Still, Woodland Hills was able to hold Gateway to more than 23 points under its season average. Maybe the Wolverines can glean something from that first meeting to help them break the Panthers' shutout streak.
“We threw the ball a little on them, but we weren't able to run the ball at all,” Novak said. “We won't have Miles this week, so we'll let him take the week off and see what happens.”
Keith Barnes is a staff writer for Trib Total Media. He can be reached at firstname.lastname@example.org or 412-664-9161 Ext. 1977.
Show commenting policy
TribLive commenting policy
You are solely responsible for your comments and by using TribLive.com you agree to our Terms of Service.
We moderate comments. Our goal is to provide substantive commentary for a general readership. By screening submissions, we provide a space where readers can share intelligent and informed commentary that enhances the quality of our news and information.
While most comments will be posted if they are on-topic and not abusive, moderating decisions are subjective. We will make them as carefully and consistently as we can. Because of the volume of reader comments, we cannot review individual moderation decisions with readers.
We value thoughtful comments representing a range of views that make their point quickly and politely. We make an effort to protect discussions from repeated comments either by the same reader or different readers.
We follow the same standards for taste as the daily newspaper. A few things we won't tolerate: personal attacks, obscenity, vulgarity, profanity (including expletives and letters followed by dashes), commercial promotion, impersonations, incoherence, proselytizing and SHOUTING. Don't include URLs to Web sites.
We do not edit comments. They are either approved or deleted. We reserve the right to edit a comment that is quoted or excerpted in an article. In this case, we may fix spelling and punctuation.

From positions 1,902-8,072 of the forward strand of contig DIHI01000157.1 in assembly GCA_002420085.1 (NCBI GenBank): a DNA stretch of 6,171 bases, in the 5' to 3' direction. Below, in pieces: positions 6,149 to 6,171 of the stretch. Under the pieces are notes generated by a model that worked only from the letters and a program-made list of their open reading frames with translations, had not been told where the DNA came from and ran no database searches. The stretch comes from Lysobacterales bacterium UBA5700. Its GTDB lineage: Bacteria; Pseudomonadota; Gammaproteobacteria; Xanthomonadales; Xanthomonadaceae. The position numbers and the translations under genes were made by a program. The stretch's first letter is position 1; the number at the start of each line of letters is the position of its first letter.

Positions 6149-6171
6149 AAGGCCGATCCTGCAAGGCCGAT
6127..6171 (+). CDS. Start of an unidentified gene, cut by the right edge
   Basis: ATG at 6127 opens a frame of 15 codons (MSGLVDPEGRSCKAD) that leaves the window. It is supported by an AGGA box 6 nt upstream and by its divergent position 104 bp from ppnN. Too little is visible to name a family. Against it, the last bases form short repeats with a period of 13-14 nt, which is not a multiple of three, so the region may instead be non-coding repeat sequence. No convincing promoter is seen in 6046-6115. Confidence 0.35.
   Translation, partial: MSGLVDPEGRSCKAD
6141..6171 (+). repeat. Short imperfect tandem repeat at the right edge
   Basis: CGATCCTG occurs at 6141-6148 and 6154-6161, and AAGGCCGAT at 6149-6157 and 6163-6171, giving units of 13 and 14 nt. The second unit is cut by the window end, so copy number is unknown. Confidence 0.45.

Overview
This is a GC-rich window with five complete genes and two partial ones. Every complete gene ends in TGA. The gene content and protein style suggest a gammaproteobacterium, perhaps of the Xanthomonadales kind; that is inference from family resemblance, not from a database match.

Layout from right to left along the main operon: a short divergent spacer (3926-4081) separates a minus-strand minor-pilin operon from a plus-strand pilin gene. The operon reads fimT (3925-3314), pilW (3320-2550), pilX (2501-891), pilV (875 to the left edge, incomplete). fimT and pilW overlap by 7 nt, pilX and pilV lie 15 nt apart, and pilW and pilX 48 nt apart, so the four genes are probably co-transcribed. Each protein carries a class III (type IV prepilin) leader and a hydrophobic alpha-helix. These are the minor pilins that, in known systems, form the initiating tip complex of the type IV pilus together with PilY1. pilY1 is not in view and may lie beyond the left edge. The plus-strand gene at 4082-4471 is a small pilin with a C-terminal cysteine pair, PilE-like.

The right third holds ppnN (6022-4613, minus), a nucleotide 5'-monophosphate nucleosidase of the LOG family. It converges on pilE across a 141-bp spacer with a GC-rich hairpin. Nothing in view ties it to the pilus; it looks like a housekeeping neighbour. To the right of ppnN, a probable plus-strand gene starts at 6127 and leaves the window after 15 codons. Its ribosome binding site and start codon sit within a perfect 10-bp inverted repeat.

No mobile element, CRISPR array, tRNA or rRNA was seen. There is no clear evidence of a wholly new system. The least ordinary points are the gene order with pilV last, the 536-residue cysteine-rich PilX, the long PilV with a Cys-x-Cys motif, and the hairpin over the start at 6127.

We welcome strong opinions and criticism of our work, but we don't want comments to become bogged down with discussions of our policies and we will moderate accordingly.
We appreciate it when readers and people quoted in articles or blog posts point out errors of fact or emphasis and will investigate all assertions. But these suggestions should be sent via e-mail. To avoid distracting other readers, we won't publish comments that suggest a correction. Instead, corrections will be made in a blog post or in an article.
- Steelers’ backups Archer, Harris ready to run
- Comeau’s hat trick leads Penguins; Crosby reaches 800 career points
- Media websites hacked by Syrian Electronic Army
- Cosby made deal with National Enquirer to spike accuser’s story in 2005
- Starkey: Rutherford will add when timing’s right
- Pitt plays best game of the season in rout of Kansas State
- Families welcome new members on Adoption Day in Westmoreland County
- Steelers notebook: Roethlisberger says Saints game is ‘must win’
- Fatal crash closes Flight 93 chapel in Somerset County
- Pregnant woman struck by van in North Side dies; doctors save baby
- Blairsville judge accused in hit-run set to enter program for 1st-time offenders